Listen to John McCain defend former President Barack Obama’s character to a voter who despised McCain’s opponent and verbally, wrongfully, abused him. Listen to the courtesy and respect for service to our nation shared by candidates Nixon and Kennedy in their debates. Listen to just about any two candidates in political history who, while they may find great fault with their opponents’ stance and sometimes even their character, knew to remain like an adult and maintain the presence of mind to understand basic human behavior.

The absence of that decorum will be the death of this nation long before any particular amendment or Supreme Court decision. Recently, a woman in North Carolina has been celebrated by her peers for refusing to apologize for a barrage of racial slurs thrown at a minority on the street. She is not alone as citizens abuse our first amendment rights to expose their decidedly prejudiced points of view.  This has been occurring with more frequency only since such classless behavior was demonstrated by the president dating back to his candidacy. Leaders who lower themselves so far as to speak in such uneducated terms will, in turn, as German native and American businessman Michael Kuhnert points out, elevate the egos of their followers by giving them some perceived superiority over all other groups based on race, nationality, religion, and gender. This is a primary method of fascism.

The conflicts caused by this growing trend to degrade those different than the mob is not about policy, and oddly enough it isn’t even about the allegations of criminal behavior on the part of either the president or members of congress; it is entirely possible previous political leaders were just as crooked, just as underhanded. Instead, it is about creating division in this country, again, based solely upon race, religion, ethnicity, and sexual preference, and that division has ignited a war of words not grounded in any form of valid debate but rather in the banter of street gangs and enraged mobs. It isn’t solely that such rallies persist with chant such as, “Lock her up!” and “Send them back!” but that those to whom we are supposed to look up to, those who are vying for the right to lead us and our country, stand idly by, which merely encourages the crowd.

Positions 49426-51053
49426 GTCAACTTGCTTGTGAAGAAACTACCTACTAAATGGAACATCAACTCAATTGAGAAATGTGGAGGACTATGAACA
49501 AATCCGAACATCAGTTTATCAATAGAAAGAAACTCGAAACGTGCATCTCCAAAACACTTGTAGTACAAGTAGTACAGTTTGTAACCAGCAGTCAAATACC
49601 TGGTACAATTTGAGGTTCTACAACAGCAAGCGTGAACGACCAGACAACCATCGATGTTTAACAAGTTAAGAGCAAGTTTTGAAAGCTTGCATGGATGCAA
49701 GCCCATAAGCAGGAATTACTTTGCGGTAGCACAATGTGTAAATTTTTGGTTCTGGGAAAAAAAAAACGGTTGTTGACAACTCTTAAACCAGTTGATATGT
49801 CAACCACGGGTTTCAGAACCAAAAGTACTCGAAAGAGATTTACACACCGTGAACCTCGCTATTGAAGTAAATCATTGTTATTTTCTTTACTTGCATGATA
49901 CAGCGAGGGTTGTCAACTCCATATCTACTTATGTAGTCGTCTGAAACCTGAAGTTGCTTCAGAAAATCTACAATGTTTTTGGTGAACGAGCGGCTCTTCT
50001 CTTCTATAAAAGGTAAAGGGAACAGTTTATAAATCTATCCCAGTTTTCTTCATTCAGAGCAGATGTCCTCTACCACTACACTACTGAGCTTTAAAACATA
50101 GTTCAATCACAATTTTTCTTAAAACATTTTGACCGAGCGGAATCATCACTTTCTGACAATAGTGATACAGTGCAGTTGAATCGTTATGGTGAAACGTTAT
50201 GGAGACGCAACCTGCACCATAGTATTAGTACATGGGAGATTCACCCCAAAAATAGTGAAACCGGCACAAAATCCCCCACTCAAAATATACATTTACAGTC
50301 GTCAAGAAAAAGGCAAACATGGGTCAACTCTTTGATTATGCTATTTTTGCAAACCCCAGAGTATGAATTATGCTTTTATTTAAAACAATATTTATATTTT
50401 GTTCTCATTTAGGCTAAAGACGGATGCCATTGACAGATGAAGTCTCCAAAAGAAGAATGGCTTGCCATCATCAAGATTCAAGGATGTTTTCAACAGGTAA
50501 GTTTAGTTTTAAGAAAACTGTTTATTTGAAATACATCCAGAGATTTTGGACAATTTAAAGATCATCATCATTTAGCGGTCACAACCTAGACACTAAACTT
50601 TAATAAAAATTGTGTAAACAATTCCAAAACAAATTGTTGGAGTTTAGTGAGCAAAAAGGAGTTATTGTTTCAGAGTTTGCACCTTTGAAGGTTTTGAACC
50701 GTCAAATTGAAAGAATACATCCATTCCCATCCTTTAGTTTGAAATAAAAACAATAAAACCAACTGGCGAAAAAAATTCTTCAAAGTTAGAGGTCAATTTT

The United States position as a world leader is clearly in question. The dependence of the world on this country in the wake of World War Two is long over, and countries will find other trading partners; they will build relationships with other nations, and they will not lose a beat as they write new treaties without the involvement, let alone the leadership, of the United States. And it isn’t beyond possible that they’ll discover they’re better off without the foul-mouthed, unpredictable commentary from Washington. Once gone, reestablishing those relationships might just be meaningless for them. No foreign power brought us down; no violation of treaties, no declaration of war, no natural disaster or terrorist attack broke the spine of this nation: we did it to ourselves with our blatant and repulsive hatred of our own citizens, and by demonstrating a severe lack of class in how we relate to each other.

The leaders of this country have become the most undignified group of leaders this land has ever seen, and that will break our endurance as a great nation more than any disagreement over policy.  The poison which runs through the marrow of this nation is not political dissent, it is not historically divisive issues such as abortion or gun control, it is pure hatred; the repugnant, immature, ignorant hatred displayed by the president and members of congress for our country’s own citizens.

This, then, is an appeal to my artist friends. Despite our quiet voices in this sea of noise, it has always been the task of the artist to expose inequity, injustice, and fascist tendencies. It was Thomas Paine whose small, seditious pamphlet Common Sense instilled in the citizens of the colonies the ability to move forward. It was David Walker in the early 1800s who called upon his Black brethren to resist. It was Thoreau’s Civil Disobedience; it was Carl Sandburg; it was John Stuart Mill and Richard Wright; it was the writings of Woody Guthrie and Bob Dylan.

It was—it is—the artists.

President John F. Kennedy said, “When power leads man toward arrogance, poetry reminds him of his limitations. When power narrows the area of man’s concern, poetry reminds him of the richness and diversity of existence. When power corrupts, poetry cleanses.”

The writer, despite his isolation, has it in his or her power to put voice to what others wish to say but cannot, but once they hear it said, they sing along with the harmony of their generation. Ginsberg wrote, “Poetry is the outlet for people to say in public what is known in private.” And the beloved Robert Frost said, “A poem begins as a lump in the throat, a sense of wrong.”

The artists of our nation must combine our talents with our grief, blend our anxiety with our refrain, and we must risk exposing truth to say in whatever way we can, with whatever genre we must, that we used to be better than this, and we will not allow the loud voices of hate drown out the insistent chant of respect.